Low-vol, high-yield, and fossil-free? Research says it’s possible

Fossil-fuel screen coupled with modified approach leads to promising sustainable dividend portfolio

Low-vol, high-yield, and fossil-free? Research says it’s possible

For investors who desire protection for turbulent times as well as income even in low-yield environments, low-volatility high-yield (LVHY) strategies can offer a good solution. But given the extensive presence of utilities and energy companies in high-dividend portfolios, they could be problematic for those with an eye on sustainability.

But according to new research from Genus Capital, staying true to one’s values doesn’t have to come at the expense of performance. In fact, a fossil fuel-free strategy might actually work better.

“Unfortunately for fossil free investors, many of the companies that pay high dividends are carbon-intensive utilities or companies engaged in producing energy, tobacco or other controversial consumer staples,” the firm said in a new report.

The report noted that the S&P TSX Composite High Dividend Index has a 30% weighting toward energy companies, as well as 14% in utilities. Along with consumer staples, the sectors represent over 44% of Canadian dividend stocks and 42% of MSCI World dividend stocks that don’t meet Genus’s value screens for fossil-free strategies.

“This means we have to take a modified approach to a sustainable dividend portfolio,” the report said.

The firm’s study began with a hypothetical 35% TSX composite, 65% MSCI World benchmark, tracking its performance over the period covering July 2006 to July 2019. From there, it optimized the portfolio through a series of backtests, starting with the addition of a fossil-free screen, along with a minimum portfolio dividend requirement of 4% and other parameters to replicate a high-dividend portfolio.

In the next backtest, it applied its proprietary quantitative Genus alpha scoring system, optimizing to boost the average alpha score within the portfolio while minimizing tracking error. “Performance increases significantly as a result of the Genus alpha scores,” the report said.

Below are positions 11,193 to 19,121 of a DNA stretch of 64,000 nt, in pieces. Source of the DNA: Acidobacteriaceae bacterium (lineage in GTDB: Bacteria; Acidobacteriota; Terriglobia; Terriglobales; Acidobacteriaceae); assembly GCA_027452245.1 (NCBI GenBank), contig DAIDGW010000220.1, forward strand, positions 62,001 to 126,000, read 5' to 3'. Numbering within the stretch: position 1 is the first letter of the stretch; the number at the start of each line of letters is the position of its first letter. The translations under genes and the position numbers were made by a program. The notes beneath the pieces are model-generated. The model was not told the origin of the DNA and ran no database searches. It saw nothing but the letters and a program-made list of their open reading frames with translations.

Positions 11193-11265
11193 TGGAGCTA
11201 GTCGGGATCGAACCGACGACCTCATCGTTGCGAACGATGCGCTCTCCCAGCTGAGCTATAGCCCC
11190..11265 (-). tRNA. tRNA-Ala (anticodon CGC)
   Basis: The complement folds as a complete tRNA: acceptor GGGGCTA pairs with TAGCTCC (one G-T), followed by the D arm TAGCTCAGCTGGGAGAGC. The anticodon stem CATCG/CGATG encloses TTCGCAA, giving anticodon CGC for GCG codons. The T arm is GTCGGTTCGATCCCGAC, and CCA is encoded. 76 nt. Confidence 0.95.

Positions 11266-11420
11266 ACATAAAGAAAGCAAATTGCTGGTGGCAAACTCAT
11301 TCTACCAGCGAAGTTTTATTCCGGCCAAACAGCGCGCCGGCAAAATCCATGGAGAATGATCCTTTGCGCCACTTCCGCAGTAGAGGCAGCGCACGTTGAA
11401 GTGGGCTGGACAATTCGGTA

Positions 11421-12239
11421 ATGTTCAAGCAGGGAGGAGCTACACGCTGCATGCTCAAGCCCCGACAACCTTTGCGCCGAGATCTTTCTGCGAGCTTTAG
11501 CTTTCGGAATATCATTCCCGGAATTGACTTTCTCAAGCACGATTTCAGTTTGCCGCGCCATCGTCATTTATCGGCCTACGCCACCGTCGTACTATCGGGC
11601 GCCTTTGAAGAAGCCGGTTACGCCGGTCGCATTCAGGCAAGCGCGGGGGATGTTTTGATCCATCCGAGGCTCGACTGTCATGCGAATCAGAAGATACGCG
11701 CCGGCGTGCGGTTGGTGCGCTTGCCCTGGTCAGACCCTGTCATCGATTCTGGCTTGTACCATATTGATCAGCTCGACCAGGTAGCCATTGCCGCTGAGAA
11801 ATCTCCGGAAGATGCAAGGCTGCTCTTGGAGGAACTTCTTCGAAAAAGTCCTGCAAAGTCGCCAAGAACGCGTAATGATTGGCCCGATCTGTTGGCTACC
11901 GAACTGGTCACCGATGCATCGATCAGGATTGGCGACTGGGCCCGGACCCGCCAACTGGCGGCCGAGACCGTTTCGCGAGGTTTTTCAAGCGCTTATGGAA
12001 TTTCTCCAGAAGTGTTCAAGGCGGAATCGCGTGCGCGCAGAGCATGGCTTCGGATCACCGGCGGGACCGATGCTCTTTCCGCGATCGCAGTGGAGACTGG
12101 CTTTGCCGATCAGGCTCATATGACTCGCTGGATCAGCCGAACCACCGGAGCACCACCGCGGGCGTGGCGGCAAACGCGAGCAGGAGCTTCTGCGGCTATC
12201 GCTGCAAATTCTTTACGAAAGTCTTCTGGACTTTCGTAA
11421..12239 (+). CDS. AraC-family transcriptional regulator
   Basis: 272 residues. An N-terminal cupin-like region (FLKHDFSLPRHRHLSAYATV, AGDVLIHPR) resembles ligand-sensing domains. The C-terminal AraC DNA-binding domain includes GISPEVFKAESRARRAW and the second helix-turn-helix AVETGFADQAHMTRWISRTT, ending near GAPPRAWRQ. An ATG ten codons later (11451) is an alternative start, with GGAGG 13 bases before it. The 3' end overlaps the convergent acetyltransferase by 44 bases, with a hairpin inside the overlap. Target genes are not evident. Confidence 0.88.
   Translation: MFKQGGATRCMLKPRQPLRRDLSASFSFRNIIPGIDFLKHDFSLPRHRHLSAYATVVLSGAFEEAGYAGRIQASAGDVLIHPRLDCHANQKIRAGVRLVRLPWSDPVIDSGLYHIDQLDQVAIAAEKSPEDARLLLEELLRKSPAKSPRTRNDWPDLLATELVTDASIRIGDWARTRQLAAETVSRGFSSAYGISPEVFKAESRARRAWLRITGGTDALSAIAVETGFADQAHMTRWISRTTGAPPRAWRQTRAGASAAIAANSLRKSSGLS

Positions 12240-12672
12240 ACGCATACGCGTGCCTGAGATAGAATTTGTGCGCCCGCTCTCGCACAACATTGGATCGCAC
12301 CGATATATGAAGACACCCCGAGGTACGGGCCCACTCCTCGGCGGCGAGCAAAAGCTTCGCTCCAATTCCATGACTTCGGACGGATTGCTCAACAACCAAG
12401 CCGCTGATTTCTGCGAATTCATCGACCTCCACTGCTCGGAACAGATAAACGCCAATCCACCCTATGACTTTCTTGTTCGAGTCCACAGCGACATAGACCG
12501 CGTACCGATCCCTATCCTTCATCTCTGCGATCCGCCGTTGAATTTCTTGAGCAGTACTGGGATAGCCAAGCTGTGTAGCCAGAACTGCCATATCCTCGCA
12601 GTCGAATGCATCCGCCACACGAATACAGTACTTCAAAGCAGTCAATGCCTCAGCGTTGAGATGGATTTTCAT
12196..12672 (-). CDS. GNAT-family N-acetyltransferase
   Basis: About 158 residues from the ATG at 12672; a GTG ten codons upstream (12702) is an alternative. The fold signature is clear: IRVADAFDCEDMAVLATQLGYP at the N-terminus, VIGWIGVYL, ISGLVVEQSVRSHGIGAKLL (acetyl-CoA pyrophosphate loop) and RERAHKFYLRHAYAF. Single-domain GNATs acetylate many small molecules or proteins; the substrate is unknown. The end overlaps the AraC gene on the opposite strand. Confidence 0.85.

To offset the constraining effect of the fossil-free screen on the portfolio’s investable universe of securities, the next backtest was performed with a more relaxed 3.25% portfolio dividend requirement. Concentrations in higher-alpha stock positions were then increased, slightly boosting the portfolio’s active return.

The report noted that fossil-free companies’ tendency to focus on growth and the long term results in lower dividend yields for many sustainable stocks with higher alpha scores. To increase the portfolio’s selection capabilities, the minimum individual holding yield requirement was reduced to 1%, increasing the portfolio’s selection possibilities while maintaining its minimum 3.25% yield level.

The following backtest was run with a slightly higher maximum beta threshold of 0.8, which the report said would position it for better long-run performance while still being much lower-beta than the market. Finally, an additional tilt toward momentum was found to amplify the performance of a fossil-free dividend portfolio. “For this portfolio, annualized return and alpha are boosted, while the downside capture is decreased slightly,” the report said.

The results showed that the Enhanced Fossil-Free Dividend strategy dropped to a much lesser degree than the 35% S&P TSX/65% MSCI World benchmark during the late 2008 downturn, delivering superior performance during the global financial crisis from 2007 to 2009. It then appreciated at a similar rate during the 2009-2010 upswing.

“We have only recently integrated this enhanced strategy into the Genus Fossil Free Dividend Equity Fund,” the report said, noting that it has not outperformed the benchmark for a long-enough time to be statistically significant. “However, based on the backtests and live performance, we are optimistic.”


Follow WP on FacebookLinkedIn and Twitter